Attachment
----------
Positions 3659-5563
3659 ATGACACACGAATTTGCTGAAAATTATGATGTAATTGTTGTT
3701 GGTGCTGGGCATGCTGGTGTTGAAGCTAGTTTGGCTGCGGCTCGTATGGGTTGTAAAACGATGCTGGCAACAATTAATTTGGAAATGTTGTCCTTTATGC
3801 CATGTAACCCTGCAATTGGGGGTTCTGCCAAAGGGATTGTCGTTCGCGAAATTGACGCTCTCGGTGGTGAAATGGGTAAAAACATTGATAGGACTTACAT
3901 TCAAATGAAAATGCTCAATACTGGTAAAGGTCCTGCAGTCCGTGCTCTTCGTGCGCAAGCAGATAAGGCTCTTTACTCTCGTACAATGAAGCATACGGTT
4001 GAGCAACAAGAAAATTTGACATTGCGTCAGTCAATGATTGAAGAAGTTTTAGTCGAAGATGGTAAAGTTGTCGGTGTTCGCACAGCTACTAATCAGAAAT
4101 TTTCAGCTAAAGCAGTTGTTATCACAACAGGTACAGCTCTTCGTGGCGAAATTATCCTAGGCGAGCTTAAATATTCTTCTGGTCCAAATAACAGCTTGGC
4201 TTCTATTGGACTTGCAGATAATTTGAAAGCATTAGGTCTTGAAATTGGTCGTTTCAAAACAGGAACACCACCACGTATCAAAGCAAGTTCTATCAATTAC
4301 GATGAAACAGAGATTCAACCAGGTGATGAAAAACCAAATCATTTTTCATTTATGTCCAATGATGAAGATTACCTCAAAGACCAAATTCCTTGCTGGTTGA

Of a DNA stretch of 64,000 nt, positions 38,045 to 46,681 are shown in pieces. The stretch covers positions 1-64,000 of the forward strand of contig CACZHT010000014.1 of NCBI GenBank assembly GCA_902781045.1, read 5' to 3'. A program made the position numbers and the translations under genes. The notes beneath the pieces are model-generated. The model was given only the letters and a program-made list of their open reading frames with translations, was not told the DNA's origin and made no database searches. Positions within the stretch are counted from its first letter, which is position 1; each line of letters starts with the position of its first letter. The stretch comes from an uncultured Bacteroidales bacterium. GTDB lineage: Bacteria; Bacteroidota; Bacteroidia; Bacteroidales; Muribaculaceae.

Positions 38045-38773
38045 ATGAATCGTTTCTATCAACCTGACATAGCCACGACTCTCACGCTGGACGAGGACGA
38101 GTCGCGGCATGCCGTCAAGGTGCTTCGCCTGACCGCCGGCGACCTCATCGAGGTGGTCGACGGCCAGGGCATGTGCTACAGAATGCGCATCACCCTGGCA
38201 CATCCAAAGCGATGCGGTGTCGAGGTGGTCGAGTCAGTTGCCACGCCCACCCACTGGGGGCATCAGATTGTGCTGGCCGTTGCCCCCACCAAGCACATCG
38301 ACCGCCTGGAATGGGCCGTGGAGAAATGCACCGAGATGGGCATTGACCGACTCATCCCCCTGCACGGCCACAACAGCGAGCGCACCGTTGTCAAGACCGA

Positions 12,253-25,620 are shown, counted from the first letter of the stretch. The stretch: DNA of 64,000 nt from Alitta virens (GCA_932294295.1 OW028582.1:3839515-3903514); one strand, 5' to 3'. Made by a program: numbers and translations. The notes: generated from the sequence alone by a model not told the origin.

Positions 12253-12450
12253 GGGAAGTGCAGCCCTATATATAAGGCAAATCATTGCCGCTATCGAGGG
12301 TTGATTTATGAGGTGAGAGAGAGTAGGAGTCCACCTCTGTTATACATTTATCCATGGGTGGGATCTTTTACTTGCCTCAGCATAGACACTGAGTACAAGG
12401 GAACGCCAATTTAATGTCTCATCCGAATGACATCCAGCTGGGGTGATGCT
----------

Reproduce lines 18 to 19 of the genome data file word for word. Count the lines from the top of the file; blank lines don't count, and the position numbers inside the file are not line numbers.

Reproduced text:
12253 GGGAAGTGCAGCCCTATATATAAGGCAAATCATTGCCGCTATCGAGGG
12301 TTGATTTATGAGGTGAGAGAGAGTAGGAGTCCACCTCTGTTATACATTTATCCATGGGTGGGATCTTTTACTTGCCTCAGCATAGACACTGAGTACAAGG